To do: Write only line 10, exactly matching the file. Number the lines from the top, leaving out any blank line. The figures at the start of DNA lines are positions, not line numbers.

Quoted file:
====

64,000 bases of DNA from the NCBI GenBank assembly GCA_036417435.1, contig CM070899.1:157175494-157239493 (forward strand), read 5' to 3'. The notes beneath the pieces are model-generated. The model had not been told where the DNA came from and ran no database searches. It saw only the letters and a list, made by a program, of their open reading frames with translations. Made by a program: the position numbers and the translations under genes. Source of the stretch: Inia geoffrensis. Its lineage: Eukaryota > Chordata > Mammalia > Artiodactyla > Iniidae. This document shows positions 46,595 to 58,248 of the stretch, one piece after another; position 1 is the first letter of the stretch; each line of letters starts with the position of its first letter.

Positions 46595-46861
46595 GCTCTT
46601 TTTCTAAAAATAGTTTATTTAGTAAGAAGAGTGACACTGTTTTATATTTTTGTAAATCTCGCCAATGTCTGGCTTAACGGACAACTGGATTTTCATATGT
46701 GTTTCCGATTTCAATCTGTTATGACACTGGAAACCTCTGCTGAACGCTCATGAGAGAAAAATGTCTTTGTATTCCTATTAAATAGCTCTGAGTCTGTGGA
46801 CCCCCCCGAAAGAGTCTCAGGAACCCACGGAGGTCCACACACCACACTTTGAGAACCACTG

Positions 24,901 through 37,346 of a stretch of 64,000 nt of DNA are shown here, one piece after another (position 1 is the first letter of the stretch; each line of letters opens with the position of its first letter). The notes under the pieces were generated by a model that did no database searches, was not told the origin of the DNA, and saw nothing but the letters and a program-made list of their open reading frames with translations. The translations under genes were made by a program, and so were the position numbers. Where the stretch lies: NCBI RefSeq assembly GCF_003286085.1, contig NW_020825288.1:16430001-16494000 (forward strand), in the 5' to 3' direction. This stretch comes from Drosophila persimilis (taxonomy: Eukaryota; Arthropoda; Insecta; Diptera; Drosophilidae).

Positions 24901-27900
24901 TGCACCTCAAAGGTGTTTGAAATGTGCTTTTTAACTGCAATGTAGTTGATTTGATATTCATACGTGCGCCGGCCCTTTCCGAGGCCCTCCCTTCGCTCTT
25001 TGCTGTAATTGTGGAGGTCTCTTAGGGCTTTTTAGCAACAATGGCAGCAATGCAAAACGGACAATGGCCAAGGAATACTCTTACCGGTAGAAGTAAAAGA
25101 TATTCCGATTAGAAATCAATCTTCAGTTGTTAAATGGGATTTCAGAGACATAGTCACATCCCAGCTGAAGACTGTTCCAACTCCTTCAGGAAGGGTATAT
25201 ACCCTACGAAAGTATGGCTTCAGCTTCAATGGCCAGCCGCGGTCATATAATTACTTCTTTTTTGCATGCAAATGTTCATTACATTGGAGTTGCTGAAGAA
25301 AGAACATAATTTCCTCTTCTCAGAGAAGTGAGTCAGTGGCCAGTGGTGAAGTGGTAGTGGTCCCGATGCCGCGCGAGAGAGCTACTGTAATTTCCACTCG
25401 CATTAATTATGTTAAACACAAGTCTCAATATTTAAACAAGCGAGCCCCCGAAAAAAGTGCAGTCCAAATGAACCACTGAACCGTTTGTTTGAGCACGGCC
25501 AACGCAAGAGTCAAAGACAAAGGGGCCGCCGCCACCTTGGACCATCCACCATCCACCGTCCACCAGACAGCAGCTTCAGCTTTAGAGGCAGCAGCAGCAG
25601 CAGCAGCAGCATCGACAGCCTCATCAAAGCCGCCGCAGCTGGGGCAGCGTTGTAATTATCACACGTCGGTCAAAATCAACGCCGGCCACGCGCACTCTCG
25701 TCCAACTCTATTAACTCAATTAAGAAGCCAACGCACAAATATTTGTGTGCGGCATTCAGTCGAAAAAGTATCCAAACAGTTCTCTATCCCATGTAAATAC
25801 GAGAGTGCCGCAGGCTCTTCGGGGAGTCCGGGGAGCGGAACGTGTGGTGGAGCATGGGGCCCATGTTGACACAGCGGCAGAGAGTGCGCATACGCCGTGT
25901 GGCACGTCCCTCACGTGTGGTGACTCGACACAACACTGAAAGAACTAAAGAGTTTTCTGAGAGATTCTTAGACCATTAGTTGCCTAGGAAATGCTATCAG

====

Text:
25001 TGCTGTAATTGTGGAGGTCTCTTAGGGCTTTTTAGCAACAATGGCAGCAATGCAAAACGGACAATGGCCAAGGAATACTCTTACCGGTAGAAGTAAAAGA